The fact is that someone can learn to be a better performer (indeed, one of the principles on which I’m founding the ensemble is that we all must always be open to learning new skills), but what can’t be taught is a desire to express oneself through live performance. That desire, that need, is what I am looking for.

 

What I’m keeping my eye out for in auditions is a flexibility of mind and a desire to jump right in and participate. So far, I’ve seen a lot of that. It seems like the kind of people who come out to this type of audition are already cut from that cloth. This is encouraging to me.

 

So, one more set of auditions on Tuesday, and I should have a company of between two and five people set up and ready to go by the end of the week.

May 16

A Class Act, Er, Acting Class

In real life, I run a 111 year-old Theatre company called YTG, which I am in the process of registering as an NPO here in Japan.The Beggar's Opera as performed by The Yokohama Theatre Group

 

The first half of the mandate of the company is to bring contemporary Theatre to people in Yokohama and Japan. To fulfill this mandate, we obviously mount shows, but we’re also trying to get a Theatre school off the ground. There are several reasons why the school is an important part of what we do.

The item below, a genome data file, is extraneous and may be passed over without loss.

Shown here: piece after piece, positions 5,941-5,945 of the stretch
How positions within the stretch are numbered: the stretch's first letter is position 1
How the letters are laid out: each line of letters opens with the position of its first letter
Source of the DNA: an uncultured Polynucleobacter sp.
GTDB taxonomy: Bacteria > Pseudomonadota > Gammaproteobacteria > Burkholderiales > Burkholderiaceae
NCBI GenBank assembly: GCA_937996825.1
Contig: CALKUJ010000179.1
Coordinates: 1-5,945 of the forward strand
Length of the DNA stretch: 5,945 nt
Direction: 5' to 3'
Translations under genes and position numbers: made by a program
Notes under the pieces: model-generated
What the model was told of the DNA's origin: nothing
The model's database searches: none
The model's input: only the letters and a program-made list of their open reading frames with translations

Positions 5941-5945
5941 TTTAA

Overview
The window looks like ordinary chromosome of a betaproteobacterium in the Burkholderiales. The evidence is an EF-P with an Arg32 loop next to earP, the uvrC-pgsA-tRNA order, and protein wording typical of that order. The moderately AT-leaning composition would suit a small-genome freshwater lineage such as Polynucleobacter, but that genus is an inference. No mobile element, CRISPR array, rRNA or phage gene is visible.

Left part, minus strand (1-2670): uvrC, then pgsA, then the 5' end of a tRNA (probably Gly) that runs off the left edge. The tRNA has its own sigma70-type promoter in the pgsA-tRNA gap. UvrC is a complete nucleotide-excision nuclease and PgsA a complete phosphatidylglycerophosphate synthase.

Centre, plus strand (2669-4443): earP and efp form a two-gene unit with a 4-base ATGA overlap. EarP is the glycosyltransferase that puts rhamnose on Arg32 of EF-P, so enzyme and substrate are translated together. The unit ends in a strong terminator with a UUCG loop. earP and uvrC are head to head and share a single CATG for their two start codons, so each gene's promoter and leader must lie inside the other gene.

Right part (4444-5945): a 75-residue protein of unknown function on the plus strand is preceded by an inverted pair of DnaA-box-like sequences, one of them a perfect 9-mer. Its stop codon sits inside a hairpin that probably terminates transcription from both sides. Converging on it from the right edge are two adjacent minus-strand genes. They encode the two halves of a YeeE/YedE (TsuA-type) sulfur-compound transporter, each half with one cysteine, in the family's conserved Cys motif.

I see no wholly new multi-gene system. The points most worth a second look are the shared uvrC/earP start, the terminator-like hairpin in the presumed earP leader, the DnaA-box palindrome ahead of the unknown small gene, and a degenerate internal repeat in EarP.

Firstly, with our limited resources, shows can only happen a couple of times per year for the time being. This gap between productions causes YTG to drop out of public awareness for months at a time. Running workshops gives us something to publicize all year long.

 

Secondly, good training will empower and inspire students to go off and do their own projects, which will mean more Theatre buzz. I strongly believe that art begets art in a positive feedback loop. A city that has lots of active artists has lots of demand for art because everyone is aware of it. That is true for all the arts, but especially performance-oriented arts like dance and Theatre.

 

Thirdly, there is a dearth right now of Theatre artists who have both the need to create contemporary work and the technical skills to do so. The YTG classes are being designed to develop both of these requirements in the hopes generating future YTG company members.

 

We’ve had some problems finding suitable rehearsal spaces for these classes, so we’ve just got one coming up: Voice for the Actor. Voice_For_The_Actor_Spring_2011_Graphic_and_TitleBut what a class to start with. My friend and Theatre colleague Graig Russell has been working his butt off to write the curriculum for the class, and it’s going to be eight weeks of intense voice work. It’s not all the time I get to work with someone like Graig whose philosophy toward Theatre is so much like mine that it’s uncanny. Although voice work will always involve technical elements, what’s great about this course is that it doesn’t concentrate on technique to the exclusion of all else. Graig has really built a workshop that emphasizes the idea of the individual voice, so that each student will learn not something that’s standardized, but something that’s unique to his or her own body.